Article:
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EASA defines PAL-V Liberty roadable gyrocopter certification pathway

“Getting a flying car to the market is hard. It takes at least 10 years,” said PAL-V CEO Robert Dingemanse. The company has been working toward certification with EASA since 2009 using certification specifications for small rotorcraft (CS-27) as a starting point for the flying car’s development.

The firm “worked together with EASA to amend the complete list of over 1,500 criteria to make it applicable” for the new vehicle. A list of safety and design items was previously reviewed by industry experts and the final version was recently published. “The final phase is compliance demonstration before CarFlying becomes reality for PAL-V’s customers,” the company said, emphasizing “the confidence of the European authorities and the maturity of the design and the company.”

“More than 10 years of analysis, test data, flight tests, and drive tests, led to this important milestone,” said PAL-V Head of Airworthiness Cees Borsboom. “In parallel, we already started compliance demonstration to obtain the type certificate, which will be followed by delivery of vehicles to our customers.”

Be prepared to pay $399,000 for the Sport Edition or $599,000 for the Pioneer Edition, which is limited to the first 90 vehicles and is distinguished by “hand-laid carbon parts” and additional special features that “create a unique blend of raw performance and stylish details.”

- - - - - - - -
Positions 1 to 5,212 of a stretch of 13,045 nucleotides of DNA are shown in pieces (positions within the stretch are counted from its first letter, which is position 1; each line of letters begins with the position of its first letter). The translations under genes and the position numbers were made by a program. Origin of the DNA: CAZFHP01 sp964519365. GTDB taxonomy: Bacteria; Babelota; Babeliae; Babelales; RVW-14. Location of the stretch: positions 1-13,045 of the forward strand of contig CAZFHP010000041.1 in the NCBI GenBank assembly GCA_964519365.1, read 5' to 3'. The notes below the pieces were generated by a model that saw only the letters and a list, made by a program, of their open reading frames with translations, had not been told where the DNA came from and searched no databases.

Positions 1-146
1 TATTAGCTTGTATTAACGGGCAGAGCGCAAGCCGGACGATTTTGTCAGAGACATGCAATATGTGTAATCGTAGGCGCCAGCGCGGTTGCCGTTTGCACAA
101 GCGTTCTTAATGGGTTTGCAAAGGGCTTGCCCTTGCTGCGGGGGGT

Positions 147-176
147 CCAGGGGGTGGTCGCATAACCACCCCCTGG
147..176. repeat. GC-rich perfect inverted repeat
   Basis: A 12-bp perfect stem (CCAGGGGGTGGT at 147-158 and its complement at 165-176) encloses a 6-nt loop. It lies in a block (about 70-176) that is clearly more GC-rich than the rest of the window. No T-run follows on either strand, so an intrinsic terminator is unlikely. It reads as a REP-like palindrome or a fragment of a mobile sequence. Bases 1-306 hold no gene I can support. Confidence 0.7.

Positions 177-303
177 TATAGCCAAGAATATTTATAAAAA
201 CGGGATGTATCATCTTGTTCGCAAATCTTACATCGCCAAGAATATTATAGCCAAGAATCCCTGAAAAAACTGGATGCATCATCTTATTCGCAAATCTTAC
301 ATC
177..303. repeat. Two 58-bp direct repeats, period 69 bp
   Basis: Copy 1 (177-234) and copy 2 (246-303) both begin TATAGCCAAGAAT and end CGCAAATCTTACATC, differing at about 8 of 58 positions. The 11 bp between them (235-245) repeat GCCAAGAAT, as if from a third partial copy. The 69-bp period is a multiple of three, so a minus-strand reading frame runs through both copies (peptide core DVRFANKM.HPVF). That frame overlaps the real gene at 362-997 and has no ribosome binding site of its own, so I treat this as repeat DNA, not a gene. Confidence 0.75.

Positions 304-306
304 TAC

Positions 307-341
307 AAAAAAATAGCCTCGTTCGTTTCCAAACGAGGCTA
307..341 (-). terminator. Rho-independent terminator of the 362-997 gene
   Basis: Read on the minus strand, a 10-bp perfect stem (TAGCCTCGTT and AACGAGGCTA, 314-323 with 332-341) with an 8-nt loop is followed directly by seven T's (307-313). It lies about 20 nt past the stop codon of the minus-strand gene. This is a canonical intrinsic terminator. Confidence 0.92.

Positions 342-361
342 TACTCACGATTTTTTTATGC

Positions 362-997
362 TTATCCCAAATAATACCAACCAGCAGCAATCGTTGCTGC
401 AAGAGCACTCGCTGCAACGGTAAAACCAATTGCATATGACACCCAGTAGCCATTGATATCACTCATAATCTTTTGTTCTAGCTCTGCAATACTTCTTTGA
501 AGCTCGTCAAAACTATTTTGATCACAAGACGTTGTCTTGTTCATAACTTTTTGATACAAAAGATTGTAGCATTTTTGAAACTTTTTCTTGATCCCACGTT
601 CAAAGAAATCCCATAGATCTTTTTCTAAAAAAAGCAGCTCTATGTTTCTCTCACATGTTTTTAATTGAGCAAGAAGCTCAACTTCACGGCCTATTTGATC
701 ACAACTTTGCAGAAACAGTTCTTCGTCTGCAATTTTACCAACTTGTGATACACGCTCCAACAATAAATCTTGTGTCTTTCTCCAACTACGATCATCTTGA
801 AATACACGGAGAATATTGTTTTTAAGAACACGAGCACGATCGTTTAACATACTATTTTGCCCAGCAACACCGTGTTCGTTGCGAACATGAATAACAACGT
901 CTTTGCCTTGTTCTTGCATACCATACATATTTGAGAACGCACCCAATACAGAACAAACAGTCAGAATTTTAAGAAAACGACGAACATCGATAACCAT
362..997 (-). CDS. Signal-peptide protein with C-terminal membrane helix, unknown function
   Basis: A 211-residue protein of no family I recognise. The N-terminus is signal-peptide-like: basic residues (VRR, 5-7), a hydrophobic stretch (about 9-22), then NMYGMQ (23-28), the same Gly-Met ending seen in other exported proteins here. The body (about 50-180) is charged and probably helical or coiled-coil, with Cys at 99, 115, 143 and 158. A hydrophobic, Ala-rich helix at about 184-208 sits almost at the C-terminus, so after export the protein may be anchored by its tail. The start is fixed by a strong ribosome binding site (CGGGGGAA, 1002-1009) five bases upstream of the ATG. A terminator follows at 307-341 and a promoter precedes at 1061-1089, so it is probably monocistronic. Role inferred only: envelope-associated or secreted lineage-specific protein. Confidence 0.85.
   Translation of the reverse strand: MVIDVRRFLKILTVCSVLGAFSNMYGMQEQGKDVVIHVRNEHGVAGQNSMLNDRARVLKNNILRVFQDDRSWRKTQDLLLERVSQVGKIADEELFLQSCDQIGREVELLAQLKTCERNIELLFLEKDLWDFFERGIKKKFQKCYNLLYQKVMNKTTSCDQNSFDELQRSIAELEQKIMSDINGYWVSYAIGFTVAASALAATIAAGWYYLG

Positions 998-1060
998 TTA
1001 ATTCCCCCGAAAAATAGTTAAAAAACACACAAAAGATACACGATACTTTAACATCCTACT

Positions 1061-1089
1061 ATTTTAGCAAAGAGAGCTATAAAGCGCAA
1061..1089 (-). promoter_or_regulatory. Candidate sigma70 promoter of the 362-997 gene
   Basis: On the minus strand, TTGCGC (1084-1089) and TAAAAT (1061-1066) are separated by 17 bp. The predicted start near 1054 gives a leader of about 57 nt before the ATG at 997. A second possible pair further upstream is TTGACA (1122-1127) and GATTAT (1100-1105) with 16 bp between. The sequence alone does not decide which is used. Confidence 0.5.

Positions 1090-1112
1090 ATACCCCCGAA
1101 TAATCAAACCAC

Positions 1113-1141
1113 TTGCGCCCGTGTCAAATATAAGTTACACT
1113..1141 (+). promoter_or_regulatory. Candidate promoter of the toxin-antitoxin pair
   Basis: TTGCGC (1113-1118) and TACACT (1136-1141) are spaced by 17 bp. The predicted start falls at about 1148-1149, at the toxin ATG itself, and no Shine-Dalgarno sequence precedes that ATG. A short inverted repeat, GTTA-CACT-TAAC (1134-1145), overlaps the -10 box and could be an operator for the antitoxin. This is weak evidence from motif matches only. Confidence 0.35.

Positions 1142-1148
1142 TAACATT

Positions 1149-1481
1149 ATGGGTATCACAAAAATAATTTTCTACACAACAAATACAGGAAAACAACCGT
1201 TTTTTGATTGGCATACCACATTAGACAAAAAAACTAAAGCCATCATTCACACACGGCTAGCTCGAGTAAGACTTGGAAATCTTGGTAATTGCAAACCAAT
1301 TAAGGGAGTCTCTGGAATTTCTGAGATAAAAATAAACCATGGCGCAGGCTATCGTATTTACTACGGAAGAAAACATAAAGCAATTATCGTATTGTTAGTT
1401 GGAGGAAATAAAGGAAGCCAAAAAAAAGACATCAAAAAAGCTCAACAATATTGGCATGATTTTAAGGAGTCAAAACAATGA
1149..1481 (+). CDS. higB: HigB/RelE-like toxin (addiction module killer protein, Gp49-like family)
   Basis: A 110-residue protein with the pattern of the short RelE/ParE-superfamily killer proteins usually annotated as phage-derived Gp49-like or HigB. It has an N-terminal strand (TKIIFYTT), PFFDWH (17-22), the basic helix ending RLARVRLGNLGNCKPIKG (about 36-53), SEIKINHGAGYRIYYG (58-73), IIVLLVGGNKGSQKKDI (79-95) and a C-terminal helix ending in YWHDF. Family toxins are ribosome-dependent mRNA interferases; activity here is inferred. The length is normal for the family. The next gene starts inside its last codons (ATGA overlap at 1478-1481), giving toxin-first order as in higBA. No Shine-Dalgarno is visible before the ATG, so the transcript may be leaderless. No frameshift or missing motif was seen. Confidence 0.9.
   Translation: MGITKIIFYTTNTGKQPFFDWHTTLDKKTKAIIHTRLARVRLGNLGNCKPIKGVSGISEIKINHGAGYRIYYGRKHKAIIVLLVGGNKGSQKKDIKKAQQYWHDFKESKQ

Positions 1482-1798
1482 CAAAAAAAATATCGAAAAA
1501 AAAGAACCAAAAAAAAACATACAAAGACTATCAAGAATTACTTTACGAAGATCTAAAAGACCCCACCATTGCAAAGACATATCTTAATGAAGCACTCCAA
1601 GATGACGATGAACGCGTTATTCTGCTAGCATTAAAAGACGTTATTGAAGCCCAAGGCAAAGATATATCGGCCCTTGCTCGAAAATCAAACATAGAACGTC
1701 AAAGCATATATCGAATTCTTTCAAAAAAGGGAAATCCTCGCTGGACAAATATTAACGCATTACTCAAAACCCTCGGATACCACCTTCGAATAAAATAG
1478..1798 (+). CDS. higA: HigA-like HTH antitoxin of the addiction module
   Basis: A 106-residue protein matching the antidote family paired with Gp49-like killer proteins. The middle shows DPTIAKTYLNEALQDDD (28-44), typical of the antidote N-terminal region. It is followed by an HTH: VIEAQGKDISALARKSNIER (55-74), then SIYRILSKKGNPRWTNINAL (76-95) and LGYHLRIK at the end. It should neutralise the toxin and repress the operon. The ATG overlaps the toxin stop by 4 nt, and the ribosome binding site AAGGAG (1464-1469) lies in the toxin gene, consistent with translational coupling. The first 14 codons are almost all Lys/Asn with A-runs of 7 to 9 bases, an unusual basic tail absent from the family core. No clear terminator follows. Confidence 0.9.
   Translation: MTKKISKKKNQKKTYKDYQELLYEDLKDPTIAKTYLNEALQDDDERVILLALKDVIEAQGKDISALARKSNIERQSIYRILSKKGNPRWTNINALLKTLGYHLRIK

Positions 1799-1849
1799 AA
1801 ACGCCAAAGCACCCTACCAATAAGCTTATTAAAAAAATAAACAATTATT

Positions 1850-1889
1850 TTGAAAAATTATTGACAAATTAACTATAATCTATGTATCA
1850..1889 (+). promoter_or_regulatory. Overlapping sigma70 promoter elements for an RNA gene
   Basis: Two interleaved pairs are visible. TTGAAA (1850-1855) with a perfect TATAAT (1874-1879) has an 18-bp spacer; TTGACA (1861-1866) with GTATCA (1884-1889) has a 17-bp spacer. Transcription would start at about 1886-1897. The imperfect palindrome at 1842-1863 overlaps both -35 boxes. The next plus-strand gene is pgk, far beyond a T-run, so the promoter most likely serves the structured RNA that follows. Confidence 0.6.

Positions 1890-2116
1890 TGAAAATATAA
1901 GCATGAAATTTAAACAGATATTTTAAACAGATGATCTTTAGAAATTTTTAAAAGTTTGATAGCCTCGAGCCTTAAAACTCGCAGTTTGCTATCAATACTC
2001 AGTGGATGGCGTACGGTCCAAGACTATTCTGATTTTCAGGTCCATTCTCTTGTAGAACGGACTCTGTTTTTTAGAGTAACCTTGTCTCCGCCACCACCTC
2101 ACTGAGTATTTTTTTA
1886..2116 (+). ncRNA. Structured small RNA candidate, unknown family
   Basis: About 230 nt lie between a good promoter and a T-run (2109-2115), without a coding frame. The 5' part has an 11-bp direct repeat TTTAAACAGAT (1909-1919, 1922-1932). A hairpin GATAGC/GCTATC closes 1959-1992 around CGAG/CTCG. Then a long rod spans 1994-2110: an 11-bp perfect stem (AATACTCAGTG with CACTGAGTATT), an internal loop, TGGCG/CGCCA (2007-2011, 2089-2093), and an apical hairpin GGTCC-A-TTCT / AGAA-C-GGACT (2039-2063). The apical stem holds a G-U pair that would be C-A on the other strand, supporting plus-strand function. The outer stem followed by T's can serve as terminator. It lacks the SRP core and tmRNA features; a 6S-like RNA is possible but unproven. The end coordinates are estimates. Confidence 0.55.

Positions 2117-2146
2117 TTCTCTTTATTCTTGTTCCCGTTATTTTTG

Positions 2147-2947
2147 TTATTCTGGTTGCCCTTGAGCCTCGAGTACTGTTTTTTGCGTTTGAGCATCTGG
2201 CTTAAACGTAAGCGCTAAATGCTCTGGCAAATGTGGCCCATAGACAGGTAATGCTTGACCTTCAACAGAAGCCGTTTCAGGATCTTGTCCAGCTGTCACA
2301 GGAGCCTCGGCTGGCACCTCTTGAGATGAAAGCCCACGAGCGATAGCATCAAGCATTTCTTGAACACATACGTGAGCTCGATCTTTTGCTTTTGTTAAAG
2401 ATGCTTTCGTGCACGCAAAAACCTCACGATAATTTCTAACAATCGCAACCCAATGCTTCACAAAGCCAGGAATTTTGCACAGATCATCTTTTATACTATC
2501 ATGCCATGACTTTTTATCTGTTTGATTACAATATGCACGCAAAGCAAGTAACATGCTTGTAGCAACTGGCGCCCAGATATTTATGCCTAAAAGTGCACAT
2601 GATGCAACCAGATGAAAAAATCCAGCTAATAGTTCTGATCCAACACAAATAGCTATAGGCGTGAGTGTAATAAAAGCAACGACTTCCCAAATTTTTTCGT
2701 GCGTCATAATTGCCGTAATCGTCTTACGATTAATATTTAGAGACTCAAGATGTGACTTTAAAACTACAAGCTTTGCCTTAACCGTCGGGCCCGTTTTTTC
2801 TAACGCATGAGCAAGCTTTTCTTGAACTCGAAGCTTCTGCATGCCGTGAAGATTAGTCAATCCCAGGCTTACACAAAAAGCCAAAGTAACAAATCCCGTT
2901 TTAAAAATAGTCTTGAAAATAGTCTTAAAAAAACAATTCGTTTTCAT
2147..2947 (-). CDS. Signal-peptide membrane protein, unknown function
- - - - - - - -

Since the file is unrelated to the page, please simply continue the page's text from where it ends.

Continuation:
The European Union Aviation Safety Agency defined a certification pathway for the PAL-V Liberty gyrocopter, which could be expected in the United States a year after EASA approval. Photo courtesy of PAL-V.

The Italian-designed two-person, dual-engine “car that flies” and “plane that drives” can achieve a high-speed cruise of 100 mph powered by a 100-horsepower aircraft engine, a maximum endurance of 4.3 hours, and fuel economy of 6.9 gph with unleaded fuel. Useful load is 542 pounds and with a range of up to 310 miles with 30 minutes of reserve. Takeoff roll is said to be 590 feet and landing roll is 100 feet; the aircraft is designed to reach an altitude of 11,500 feet.

Converting from drive to fly mode or vice versa is expected to take between 5 and 10 minutes. However, prospective aviators will need to earn a gyroplane certificate. PAL-V offers a five-day training course through the PAL-V FlyDrive Academy with hands-on flying and simulator training.

Drivers can expect 31 mpg on the road and a range of 817 miles via a separate 100-hp engine, though roadable fuel economy is likely to be less at the vehicle’s top speed of 100 mph. Acceleration is a respectable zero to 62 mph in less than nine seconds. A Dynamic Curve Stabilizer system for the tricycle gear/wheels was developed to counteract the high center of gravity from overhead blades and lifting surfaces.

There are plans in place to enter the United States with the Liberty, spokesperson Joris Wolters said in an email. “This will, of course, require us to pass the FAA certification. The type certificate of EASA is accepted in 80% of the world including the U.S.,” he explained. “Therefore, we expect to commence the deliveries to our U.S.-customers, who have already ordered their PAL-V Liberty, one year after obtaining the type certificate in Europe.”

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